About the Author

Keiko was born in Chiba Prefecture, Japan and raised on the East Coast of the US. She identifies as Sansei. Her maternal grandparents immigrated to Hawai'i from Okinawa in the early 1900s where they labored on a sugar plantation to provide for their family. Her father's family hails from Tokyo, where they too struggled for a better life in the aftermath of WWII. Advancement through education has been a core value in Keiko's family. She honed her writing and critical thinking skills at a small liberal arts college in Western Massachusetts. Little did she know that one day she'd be using those skills to blog about Japanese food. When Keiko needs a break from thinking about ramen, she writes about culture, identity, Japanese American history, LGBT issues, and Hawai'i. You can follow her on Twitter at @keikoinboston.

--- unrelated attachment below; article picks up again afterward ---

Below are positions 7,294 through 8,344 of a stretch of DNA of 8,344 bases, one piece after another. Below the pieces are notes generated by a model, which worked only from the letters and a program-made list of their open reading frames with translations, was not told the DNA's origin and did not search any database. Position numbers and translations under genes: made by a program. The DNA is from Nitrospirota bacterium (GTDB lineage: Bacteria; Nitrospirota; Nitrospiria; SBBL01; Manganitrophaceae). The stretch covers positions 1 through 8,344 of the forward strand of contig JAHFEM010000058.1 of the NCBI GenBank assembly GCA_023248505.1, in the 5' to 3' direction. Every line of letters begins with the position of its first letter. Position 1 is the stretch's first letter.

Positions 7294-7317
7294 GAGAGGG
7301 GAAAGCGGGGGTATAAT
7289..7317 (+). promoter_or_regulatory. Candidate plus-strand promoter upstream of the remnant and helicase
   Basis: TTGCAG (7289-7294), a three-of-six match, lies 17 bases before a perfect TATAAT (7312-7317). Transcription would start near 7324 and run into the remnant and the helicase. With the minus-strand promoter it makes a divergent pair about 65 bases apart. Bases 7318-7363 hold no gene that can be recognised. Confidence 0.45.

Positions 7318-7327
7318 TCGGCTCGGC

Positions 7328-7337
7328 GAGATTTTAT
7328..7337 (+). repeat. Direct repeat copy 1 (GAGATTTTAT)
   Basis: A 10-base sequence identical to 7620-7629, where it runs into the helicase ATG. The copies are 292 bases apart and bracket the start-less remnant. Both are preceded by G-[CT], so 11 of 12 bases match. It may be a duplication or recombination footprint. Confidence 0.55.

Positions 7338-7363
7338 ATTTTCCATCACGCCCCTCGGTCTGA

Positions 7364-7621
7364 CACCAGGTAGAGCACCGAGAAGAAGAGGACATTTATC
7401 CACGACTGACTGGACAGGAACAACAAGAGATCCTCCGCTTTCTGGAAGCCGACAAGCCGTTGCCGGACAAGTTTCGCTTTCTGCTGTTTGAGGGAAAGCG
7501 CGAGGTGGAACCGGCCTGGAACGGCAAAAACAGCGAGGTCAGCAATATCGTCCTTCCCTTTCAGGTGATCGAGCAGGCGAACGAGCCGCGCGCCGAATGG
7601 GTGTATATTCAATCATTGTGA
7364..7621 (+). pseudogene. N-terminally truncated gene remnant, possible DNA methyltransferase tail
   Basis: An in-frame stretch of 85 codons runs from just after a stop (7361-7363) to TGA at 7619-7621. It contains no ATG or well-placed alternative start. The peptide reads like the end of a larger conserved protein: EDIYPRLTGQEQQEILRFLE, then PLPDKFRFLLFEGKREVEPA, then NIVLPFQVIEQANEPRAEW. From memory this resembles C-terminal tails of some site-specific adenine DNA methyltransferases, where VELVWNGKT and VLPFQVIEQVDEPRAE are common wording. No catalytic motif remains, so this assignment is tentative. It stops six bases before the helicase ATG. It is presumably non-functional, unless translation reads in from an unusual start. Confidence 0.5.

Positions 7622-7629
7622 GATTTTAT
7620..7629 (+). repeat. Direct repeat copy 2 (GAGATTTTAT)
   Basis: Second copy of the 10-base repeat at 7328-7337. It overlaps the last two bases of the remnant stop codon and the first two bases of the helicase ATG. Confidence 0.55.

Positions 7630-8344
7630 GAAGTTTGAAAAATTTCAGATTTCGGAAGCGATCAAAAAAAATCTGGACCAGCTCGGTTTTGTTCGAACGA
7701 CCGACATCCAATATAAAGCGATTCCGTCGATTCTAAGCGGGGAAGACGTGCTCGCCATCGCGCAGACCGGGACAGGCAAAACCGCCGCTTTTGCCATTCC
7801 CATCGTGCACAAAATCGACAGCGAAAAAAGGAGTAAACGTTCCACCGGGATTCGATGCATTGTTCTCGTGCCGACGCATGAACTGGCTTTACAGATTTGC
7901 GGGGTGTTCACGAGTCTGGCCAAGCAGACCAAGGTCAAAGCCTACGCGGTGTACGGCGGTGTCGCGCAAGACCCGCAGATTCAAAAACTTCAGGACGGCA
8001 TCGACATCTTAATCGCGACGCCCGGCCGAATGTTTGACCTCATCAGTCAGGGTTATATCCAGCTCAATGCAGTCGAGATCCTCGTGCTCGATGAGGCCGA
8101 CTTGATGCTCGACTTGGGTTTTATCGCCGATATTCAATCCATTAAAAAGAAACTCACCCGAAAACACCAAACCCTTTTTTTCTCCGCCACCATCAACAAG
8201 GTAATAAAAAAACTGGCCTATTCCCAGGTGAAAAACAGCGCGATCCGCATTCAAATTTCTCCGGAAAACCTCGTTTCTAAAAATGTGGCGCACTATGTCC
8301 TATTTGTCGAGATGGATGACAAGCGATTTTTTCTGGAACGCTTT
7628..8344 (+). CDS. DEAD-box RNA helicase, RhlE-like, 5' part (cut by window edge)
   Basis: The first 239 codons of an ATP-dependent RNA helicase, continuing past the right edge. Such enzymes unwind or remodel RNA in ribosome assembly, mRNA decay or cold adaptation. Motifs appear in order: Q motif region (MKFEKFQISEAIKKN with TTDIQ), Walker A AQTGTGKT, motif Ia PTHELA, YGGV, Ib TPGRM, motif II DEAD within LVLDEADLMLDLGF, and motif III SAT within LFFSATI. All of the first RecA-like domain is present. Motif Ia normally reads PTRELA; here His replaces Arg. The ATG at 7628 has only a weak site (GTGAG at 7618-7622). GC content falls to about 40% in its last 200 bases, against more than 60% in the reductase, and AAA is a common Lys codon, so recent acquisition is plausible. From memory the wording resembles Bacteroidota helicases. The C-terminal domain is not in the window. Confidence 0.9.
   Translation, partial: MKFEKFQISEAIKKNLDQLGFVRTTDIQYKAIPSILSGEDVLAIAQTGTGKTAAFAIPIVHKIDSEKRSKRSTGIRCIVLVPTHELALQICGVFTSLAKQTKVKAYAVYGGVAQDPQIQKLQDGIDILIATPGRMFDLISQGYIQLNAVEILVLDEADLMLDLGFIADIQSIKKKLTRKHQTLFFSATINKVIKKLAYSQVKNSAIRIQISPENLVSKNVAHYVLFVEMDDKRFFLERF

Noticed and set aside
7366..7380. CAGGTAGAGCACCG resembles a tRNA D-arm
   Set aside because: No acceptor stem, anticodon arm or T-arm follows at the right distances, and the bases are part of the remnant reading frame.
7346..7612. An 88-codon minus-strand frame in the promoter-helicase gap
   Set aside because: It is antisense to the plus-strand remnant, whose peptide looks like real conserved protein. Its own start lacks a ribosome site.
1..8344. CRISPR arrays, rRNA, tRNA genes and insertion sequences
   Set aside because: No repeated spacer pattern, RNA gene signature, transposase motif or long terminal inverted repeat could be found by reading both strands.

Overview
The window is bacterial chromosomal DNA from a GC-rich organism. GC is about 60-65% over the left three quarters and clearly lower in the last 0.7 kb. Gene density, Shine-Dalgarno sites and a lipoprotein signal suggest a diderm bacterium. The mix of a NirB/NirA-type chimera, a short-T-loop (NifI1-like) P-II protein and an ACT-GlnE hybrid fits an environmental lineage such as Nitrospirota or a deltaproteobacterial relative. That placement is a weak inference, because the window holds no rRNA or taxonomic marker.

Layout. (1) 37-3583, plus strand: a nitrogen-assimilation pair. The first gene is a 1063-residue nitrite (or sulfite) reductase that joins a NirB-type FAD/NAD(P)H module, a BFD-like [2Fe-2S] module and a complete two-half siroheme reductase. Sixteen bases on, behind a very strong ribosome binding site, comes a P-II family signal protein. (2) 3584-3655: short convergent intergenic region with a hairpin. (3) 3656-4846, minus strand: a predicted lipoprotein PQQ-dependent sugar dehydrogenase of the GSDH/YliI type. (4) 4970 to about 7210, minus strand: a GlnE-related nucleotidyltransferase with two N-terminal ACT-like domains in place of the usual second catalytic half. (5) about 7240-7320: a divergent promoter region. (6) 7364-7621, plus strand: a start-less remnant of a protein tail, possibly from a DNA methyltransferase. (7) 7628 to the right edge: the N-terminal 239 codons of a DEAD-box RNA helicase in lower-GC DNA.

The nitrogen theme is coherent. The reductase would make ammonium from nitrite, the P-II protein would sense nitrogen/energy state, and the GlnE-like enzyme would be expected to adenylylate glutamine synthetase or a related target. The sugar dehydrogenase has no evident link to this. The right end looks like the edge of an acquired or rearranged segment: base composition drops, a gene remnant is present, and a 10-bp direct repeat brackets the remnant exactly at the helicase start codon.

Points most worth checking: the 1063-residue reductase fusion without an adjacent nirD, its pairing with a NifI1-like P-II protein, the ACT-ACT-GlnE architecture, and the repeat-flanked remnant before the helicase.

Updated August 2015

Explore more stories! Learn more about Nikkei around the world by searching our vast archive. Explore the Journal
We’re looking for stories like yours! Submit your article, essay, fiction, or poetry to be included in our archive of global Nikkei stories. Learn More
Discover Nikkei brandmark New Site Design See exciting new changes to Discover Nikkei. Find out what’s new and what’s coming soon! Learn More

Discover Nikkei Updates

Nikkei Names 2: Grace, Graça, Graciela, Megumi?
What’s in a name? Share the story of your name with our community. Submissions now open!
Episode 16
June 25 (US) | June 26 (Japan)
Featured Nima:
Stan Kirk
Guest Host:
Masumi Izumi
See exciting new changes to Discover Nikkei. Find out what’s new and what’s coming soon!